https://www.theguardian.com/world/2021/jan/29/dodged-a-bullet-melbourne-lockdown-may-have-prevented-more-deadly-covid-19-variant  This is really interesting analysis about hard lockdowns. The State copped heaps of negative comment from conservative press and politicians for their approach, but given the vulnerable populations it appears they were right. (Some things could’ve be better handled)

https://www.abc.net.au/news/2021-01-29/coronavirus-queensland-qld-nsw-border-reopening-explainer/13097970 Latest on my State’s mostly successful handling of covid. 


Hi Robert, 

Wondering if you’d seen this article on vaccine hesitancy?

https://www.theguardian.com/society/2021/jan/26/could-understanding-the-history-of-anti-vaccine-sentiment-help-us-to-overcome-it

RobertRoe said:

I have two good friends who are against getting the covid vaccine.   They are long time friends, well educated and usually very thoughtful and informed about lots of topics.   But, I cannot convince them that the vaccine is safe and very much needed.    Even though we strongly disagree and have even had heated debates and arguments. they will always be my friends.   But it makes me wonder if there is some very deep psychological and unconscious thing going on in the brain that makes a person come to such a bad conclusion.   We all have our blind spots, but this one is really bad.  

 


bikefixed said:

COVID-19 is providing us with no end of lessons. This take is more shrill but only because of what he's seen going on.

https://thetyee.ca/Analysis/2021/01/28/Virus-Changed-Get-To-Zero-Face-Catastrophe/?fbclid=IwAR0zkJjmHP1LglKAG3TcQv4vPGR7kIgwcrSiHrVI6wTYR9WlX2g-UA49toA

 Based on this article, given the politicians and dolts in our society; We're f...ed.


"Get to Zero" seems like a public health slogan that is easily understood and it may be our best educational effort and hope.    


Intermittent rigorous lockdowns might have done much less economic damage than this prolonged low compliance environment.  10 months of not traveling, not going to restaurants, spending our free time at home playing board games, not going into stores or coffee shops etc, is saving us a small fortune. Some of ot goes to extra charity, but a lot of it is just 10 months of sidelined spending, not because of lockdowns, but because of caution in the absence of full behavioral change.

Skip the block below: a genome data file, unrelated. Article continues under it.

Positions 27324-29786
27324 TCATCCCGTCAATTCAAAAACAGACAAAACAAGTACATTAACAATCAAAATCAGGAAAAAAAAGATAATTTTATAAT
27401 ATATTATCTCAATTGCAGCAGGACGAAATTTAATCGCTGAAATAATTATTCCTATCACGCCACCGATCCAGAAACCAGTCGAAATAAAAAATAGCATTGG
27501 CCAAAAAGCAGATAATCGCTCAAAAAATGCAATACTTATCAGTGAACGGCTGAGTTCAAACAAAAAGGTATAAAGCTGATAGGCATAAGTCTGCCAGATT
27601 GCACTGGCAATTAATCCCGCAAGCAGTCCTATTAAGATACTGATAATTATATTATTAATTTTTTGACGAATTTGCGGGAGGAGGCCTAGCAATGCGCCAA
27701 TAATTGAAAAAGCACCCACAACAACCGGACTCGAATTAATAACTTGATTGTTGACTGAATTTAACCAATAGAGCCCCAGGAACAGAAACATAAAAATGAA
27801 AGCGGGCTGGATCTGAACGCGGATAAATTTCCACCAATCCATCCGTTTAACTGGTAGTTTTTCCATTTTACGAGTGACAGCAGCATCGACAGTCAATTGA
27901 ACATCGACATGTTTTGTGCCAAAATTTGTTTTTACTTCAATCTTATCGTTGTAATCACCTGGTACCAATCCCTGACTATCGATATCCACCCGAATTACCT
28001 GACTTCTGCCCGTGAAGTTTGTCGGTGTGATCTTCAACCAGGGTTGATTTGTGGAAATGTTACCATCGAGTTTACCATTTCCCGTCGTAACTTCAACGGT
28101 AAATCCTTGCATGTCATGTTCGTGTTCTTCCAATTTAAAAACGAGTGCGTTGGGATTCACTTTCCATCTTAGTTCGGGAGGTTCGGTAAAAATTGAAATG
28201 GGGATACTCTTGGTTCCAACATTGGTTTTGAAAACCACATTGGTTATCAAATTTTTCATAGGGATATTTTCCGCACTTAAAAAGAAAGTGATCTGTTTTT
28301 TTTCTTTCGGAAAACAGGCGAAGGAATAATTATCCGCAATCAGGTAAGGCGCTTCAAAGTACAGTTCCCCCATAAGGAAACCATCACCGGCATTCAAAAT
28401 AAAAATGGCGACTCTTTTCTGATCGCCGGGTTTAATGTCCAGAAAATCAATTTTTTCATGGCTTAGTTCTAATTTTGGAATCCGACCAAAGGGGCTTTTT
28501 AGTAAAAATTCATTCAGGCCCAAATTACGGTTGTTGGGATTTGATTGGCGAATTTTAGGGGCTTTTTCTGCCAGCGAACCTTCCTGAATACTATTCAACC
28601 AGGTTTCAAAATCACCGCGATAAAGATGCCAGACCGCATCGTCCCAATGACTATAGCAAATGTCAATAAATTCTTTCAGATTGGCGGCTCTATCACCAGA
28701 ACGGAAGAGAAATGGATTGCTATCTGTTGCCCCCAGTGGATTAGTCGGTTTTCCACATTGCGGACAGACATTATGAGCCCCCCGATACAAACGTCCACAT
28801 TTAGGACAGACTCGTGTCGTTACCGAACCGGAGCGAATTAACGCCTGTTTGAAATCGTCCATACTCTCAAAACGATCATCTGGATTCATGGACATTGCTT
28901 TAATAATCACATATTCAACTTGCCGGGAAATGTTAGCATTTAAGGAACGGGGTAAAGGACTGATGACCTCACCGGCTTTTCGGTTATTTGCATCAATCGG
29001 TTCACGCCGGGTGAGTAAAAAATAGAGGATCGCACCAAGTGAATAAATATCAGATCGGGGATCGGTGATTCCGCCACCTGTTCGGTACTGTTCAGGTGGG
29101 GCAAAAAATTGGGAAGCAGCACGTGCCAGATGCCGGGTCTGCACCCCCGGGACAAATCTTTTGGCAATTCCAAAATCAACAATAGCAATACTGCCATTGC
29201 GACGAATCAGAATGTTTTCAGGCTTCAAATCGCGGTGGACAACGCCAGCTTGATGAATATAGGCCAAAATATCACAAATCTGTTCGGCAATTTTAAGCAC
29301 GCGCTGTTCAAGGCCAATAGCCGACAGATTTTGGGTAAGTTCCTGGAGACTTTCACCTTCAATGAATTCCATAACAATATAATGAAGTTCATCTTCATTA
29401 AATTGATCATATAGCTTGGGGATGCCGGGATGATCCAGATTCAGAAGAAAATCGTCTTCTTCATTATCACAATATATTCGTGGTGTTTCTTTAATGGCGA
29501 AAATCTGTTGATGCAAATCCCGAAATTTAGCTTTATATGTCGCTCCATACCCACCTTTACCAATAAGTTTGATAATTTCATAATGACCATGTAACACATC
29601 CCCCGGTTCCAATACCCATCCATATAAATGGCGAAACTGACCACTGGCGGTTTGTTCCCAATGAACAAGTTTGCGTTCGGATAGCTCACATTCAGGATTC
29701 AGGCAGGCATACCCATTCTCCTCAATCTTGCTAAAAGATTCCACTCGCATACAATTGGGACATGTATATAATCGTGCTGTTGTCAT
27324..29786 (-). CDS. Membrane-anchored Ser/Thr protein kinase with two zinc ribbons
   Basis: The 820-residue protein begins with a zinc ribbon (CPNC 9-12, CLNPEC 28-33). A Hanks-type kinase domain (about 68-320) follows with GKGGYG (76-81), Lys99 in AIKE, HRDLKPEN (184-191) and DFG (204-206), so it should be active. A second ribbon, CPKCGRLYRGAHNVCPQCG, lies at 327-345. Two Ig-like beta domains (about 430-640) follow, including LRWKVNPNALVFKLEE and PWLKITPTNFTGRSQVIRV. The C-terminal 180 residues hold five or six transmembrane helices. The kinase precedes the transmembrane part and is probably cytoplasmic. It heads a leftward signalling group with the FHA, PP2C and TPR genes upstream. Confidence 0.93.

We aren't in "lockdown" and we never have been. Calling health restrictions a "lockdown" plays right into the hands of the people screeching about their "freedom." We should stop using that term. Wuhan was in a lockdown. We're being asked to wear masks and avoid indoor gatherings. Big difference. 


ml1 said:

We aren't in "lockdown" and we never have been. Calling health restrictions a "lockdown" plays right into the hands of the people screeching about their "freedom." We should stop using that term. Wuhan was in a lockdown. We're being asked to wear masks and avoid indoor gatherings. Big difference. 

 I don't know where you live, but here in NJ there have been lots of businesses that have been closed down.  Sure seems like a lockdown to them.   All kinds of businesses have closed forever as a result of government restrictions in the NY Metro area.  Not a lockdown?   We are asked not to travel also.   Maybe where you are there weren't lockdowns.   Hell, around here they even closed the schools and even now are just allowing in person schooling.   There are so many people who were not at risk of getting sick who were forced to restrict their lives and interactions.  You may be so privileged not to suffer, but there are all kinds of folks with mental health issues, physical health issues and addiction issues where things are much worse because or the restrictions, that sure seem like lockdowns to them


notupset said:

-------   There are so many people who were not at risk of getting sick who were forced to restrict their lives and interactions. ------ 

That's where your whole thesis goes into the ditch. There are no populations, none, that have no risk of serious acute illness due to COVID. And we're just learning about the long-term consequences of having survived COVID amongst all the age groups.